Zombies – one of horror’s greatest creations. There is an endless list of films and television shows that focus on this horror sub-genre. We have seen zombies birthed by awful medical errors countless times; post-apocalyptic worlds are riddled with them. Zombies began as these terrifying sluggish creatures that slowly chased brains, now they run and swarm. They exist in classics […]
Zombies – one of horror’s greatest creations. There is an endless list of films and television shows that focus on this horror sub-genre. We have seen zombies birthed by awful medical errors countless times; post-apocalyptic worlds are riddled with them. Zombies began as these terrifying sluggish creatures that slowly chased brains, now they run and swarm. They exist in classics (Dawn of the Dead), comedies (Shaun of the Dead), romances (Warm Bodies), dramas (World War Z), Christmas musicals (Anna and the Apocalypse), and even a Disney Channel movie (Z-O-M-B-I-E-S). Now, Jeff Barnaby’s Blood Quantum (which premiered at TIFF’s Midnight Madness), has found a new way to keep things fresh.
This is a personal, character-driven story about the lives of Indigenous people. Led by the incomparable Michael Greyeyes (Woman Walks Ahead) the story follows a family and community who find themselves mysteriously immune to a virus that is turning people into zombies.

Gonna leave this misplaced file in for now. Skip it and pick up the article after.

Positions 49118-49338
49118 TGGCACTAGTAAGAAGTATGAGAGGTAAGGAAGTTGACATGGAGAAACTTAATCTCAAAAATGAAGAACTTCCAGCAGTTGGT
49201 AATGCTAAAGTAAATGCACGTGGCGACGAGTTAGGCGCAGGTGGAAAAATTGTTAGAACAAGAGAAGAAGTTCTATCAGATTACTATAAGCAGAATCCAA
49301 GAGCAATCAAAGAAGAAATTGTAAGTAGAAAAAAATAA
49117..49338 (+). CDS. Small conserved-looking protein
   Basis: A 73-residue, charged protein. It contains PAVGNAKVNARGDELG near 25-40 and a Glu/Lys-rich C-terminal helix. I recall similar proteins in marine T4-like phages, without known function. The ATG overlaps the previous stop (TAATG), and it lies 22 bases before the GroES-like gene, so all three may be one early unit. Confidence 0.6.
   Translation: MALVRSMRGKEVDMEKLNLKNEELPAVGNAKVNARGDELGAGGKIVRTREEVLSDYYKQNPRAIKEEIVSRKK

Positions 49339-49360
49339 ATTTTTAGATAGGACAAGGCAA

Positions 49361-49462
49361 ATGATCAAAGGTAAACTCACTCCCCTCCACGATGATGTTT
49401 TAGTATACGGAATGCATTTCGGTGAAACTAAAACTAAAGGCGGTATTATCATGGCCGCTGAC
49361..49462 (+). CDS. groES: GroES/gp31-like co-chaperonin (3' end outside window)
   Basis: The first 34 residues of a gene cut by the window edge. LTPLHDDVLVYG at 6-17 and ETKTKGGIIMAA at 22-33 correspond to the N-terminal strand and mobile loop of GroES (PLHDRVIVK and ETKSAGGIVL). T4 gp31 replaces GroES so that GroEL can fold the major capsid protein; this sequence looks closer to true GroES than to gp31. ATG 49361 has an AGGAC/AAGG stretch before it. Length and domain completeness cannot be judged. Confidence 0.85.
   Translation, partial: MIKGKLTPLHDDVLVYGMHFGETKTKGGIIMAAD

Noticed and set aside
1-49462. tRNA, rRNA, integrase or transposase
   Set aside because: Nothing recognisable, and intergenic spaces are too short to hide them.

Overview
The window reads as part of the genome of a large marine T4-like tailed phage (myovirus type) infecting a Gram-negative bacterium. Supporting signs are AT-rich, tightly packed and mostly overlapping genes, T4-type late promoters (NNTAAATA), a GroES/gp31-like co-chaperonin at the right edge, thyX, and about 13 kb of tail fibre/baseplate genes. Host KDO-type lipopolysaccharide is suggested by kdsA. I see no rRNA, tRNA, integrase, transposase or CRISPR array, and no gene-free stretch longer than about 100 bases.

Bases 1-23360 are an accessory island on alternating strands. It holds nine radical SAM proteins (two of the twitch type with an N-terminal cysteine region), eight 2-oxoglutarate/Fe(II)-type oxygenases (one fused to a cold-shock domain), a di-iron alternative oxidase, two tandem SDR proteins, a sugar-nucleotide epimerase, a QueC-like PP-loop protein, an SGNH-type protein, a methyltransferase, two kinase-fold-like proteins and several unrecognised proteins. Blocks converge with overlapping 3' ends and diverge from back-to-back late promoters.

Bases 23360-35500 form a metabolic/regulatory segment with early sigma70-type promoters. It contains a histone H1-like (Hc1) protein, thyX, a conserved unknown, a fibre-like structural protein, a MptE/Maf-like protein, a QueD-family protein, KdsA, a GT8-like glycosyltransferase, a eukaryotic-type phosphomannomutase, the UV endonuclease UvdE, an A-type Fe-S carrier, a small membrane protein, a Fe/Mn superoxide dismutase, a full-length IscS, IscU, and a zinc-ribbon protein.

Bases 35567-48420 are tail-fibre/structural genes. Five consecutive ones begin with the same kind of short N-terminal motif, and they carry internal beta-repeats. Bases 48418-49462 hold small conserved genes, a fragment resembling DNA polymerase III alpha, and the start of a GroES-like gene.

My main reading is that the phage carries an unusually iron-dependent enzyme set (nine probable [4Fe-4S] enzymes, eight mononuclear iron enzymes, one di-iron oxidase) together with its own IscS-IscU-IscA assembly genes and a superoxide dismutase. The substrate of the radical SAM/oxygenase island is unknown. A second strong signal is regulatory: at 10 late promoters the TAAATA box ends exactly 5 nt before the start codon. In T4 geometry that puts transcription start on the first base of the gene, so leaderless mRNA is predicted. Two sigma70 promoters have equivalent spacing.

The film uses this zombie plague as a way to engage with the personal dynamics of this one family, as well as their identities and place on their once sacred land. It is not a secret that Barnaby’s film is tackling the unhealed wounds of colonization and its long-lasting consequences. While engaging with some heavy topics, the film doesn’t let us forget that this is a zombie movie. Barnaby gives us plenty of awesome (and sometimes hilarious) zombie killing. He even gifts us with the image of the badass Stonehorse Lone Goeman wielding a samurai sword.
With a budget that is perhaps more than half the size of any of the previous zombie movies mentioned, Blood Quantum stands out as a finely crafted film. Great cinematography and set designs add to the story being told. Barnaby also lends his musical talents to the film to help create the atmosphere, and provide a more visceral experience. The cherry on top is a fun cast that ground the story and liven up the screen.
Blood Quantum successfully balances the well-meaning discussion it starts and our favourite elements of the zombie sub-genre. It’s a fresh take that does have something to say with people whose very presence in a genre film like this is revolutionary. The fact that this is one of the first genre films to star a majority Indigenous cast is both impressive and maddening.
Fortunately, Blood Quantum is a great first to jumpstart an entire movement of genre films starring Indigenous actors in leading roles. And, maybe, just maybe, Blood Quantum can come back to life with a television show or series of films. If The Walking Dead can spin-off into other shows, why can’t this?
Blood Quantum was acquired by Shudder for international distribution. Elevation Pictures and Crave are charged with Canadian distribution.